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About the Sex Drugs & HIV project

I started the Sex Drugs and HIV project in 1995 when I decided to record a charity album involving many of my friends and musicians that I'd met on the road.  I had the idea to record an album with different musicians on each track, it originally was only meant to be 1 album but the project grew and more & more people wanted to get involved so it is now a double CD, 40 songs, 20 songs on each album which all join up together. The first recording session was 6th November 1995 and after 15 years, many recording sessions and 215 musicians later the album was finished.  


Diagnosed with HIV in 1989, I wanted to bring awareness to the stigma surrounding HIV & AIDS and to what it was like being diagnosed with HIV as a teenage boy.  The doctors had given me around 5 years to live when I was diagnosed so I really didn't think I had long to live when I started to record the big music project.   I had a catalogue of songs that I'd written over the years with various styles and these became the template for the Sex Drugs and HIV album.  


Inspired by Mike Oldfield’s Tubular Bells album I wanted to join all the songs together so the album was a continuous piece of music.  With no gaps between the songs the dynamics of the album take you on a musical journey.  


Most of the album was recorded at Dave Goodman’s 'Mandala Studios' in Gipsy Hill, London.  Dave was known for his work with the Sex Pistols as their sound man, producing 'Spunk' and 'The Great Rock n Roll Swindle' albums.   I'd worked with Dave before when he produced two Chelsea albums I'd played on, also two Splodge albums.  I liked the way Dave worked in the studio, we were close buddies and Dave believed in my crazy idea to record an album with over 200 musicians.   

Mat Sargent


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Early Sessions

I booked Dave's studio for a month and planned on having all the drummers in the first week, guitarists & bass players in the 2nd & 3rd week and the vocalists in the last week. It kind of worked out quite well and people were in & out of the studio all day & night, sometimes 7 different musicians a day. The album was like a huge jigsaw, filling in spaces with various musicians like a musical collage with many different styles including rock, pop, ska, punk, reggae, rockabilly, heavy metal, funky, R&B, new age, country. Six months after the 1st recording session I booked the studio for another month and recorded another load of musicians.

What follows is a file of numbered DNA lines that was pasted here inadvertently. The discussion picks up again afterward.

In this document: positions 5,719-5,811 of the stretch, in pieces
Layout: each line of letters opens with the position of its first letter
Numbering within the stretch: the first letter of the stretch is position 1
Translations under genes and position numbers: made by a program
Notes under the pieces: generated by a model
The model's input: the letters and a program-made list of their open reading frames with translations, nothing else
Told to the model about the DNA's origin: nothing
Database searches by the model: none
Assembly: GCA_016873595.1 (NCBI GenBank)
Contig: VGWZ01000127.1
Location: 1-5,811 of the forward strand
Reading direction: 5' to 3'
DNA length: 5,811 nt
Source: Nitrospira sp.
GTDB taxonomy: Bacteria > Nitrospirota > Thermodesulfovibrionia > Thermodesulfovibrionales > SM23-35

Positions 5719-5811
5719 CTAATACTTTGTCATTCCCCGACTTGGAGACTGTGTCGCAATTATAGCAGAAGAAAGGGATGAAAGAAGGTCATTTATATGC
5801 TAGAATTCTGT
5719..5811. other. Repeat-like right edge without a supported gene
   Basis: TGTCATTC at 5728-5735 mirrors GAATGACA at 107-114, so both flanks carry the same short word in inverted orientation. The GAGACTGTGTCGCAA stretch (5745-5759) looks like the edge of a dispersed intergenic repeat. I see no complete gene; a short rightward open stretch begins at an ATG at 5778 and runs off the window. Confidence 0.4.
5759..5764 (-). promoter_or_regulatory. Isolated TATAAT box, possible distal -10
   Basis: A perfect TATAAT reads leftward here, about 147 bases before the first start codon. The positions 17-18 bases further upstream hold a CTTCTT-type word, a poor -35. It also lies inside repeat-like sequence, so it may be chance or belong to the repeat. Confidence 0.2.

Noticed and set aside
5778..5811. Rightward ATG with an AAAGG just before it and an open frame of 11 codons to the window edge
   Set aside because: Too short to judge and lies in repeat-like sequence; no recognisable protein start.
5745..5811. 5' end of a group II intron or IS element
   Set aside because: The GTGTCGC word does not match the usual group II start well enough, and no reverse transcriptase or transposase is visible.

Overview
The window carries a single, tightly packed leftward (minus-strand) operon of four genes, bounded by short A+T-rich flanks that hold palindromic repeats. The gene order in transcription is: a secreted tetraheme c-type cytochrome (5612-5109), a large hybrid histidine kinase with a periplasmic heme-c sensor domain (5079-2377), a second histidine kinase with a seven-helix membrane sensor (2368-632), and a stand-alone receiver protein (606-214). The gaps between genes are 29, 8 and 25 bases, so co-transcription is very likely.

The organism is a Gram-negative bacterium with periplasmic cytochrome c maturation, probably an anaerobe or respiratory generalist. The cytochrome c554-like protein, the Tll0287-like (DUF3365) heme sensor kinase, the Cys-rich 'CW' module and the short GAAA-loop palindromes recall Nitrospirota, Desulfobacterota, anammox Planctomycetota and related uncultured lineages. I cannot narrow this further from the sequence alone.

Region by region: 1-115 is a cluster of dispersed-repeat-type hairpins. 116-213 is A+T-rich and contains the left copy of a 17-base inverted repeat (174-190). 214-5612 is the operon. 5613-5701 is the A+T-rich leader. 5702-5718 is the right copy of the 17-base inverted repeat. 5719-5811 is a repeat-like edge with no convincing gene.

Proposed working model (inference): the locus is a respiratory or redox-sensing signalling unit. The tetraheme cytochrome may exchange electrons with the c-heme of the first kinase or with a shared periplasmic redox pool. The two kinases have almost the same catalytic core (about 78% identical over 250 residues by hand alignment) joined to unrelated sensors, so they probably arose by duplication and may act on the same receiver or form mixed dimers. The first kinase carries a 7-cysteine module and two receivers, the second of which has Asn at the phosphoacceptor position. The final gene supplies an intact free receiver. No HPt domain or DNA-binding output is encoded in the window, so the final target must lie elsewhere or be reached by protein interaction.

One of the highlights of the project has to be Max Splodge's trombone solo on the song '667 The Neighbour Of The Beast', it's hilarious, he'd never played a trombone before but insisted the track needed a trombone solo. Max also played trombone on the title track for the album Sex Drugs And HIV, written by Darrell Bath (UK Subs / Dogs D'amour / Crybabys) and Honest John Plain (The Boys / Crybabys). I didn't want to write the title track for the project so I asked Darrell. I also collaborated with musicians on some of the songs for the project, writing songs with: Brian Robertson (Thin Lizzy / Motorhead), Tony Hadley (Spandau Ballet), Dick Lukas (Citizen Fish / Subhumans), Paul Fenech (Meteors), Micky Fitz (The Business), Frankie Stubbs (Leatherface), Roly Wynne (Ozric Tentacles), Poly Styrene (X Ray Spex), Darren White (The Blood Divine), Chris Bowsher (RDF), Jennie Matthias (The Belle Stars), Jimmy Pursey (Sham 69), Mark E Smith (The Fall), Lee Thompson (Madness), Judge Dread, Angie Bowie, and Afrika Bambaataa

The entire project was filmed by Mat Sunderland, Dublin Joe and my son Alex Sargent.  Each song on the album has a 25 minute documentary which shows various musicians meeting, chatting & telling stories around the kitchen table,  how the songs came together and shows the musicians playing their parts on the album.   I spent 10 years back & forth from Germany trawling through the 150 hours of footage, where my friend Manni Kusters taught me how to use the editing machines.  The early sessions were filmed on HI8 tape and DV tape so it was all converted to digital, as were all the audio masters for the album.  

A Change of Studio

When Dave Goodman died in 2005 I looked for a studio to finish off the project and discovered Panther Studios which was owned by Dick Crippen, ex bass player with Tenpole Tudor and King Kurt. Dick had played bass on one of the tracks for the HIV project some 10 years before and ironically was the same track that Dave Goodman had played on (Cigarette In The Ashtray).

Dick helped me finish off the jigsaw and some new tracks were recorded at Panther to complete the project of 40 songs. Dick is great to work with, he knows how I work which is sometimes relentless but he understood how important it was for me to me to get things right. I finished all the recordings on 16th May 2011, it was 15 years in the making (almost to the day). I mastered the albums at Abbey Road with Dick in October  2011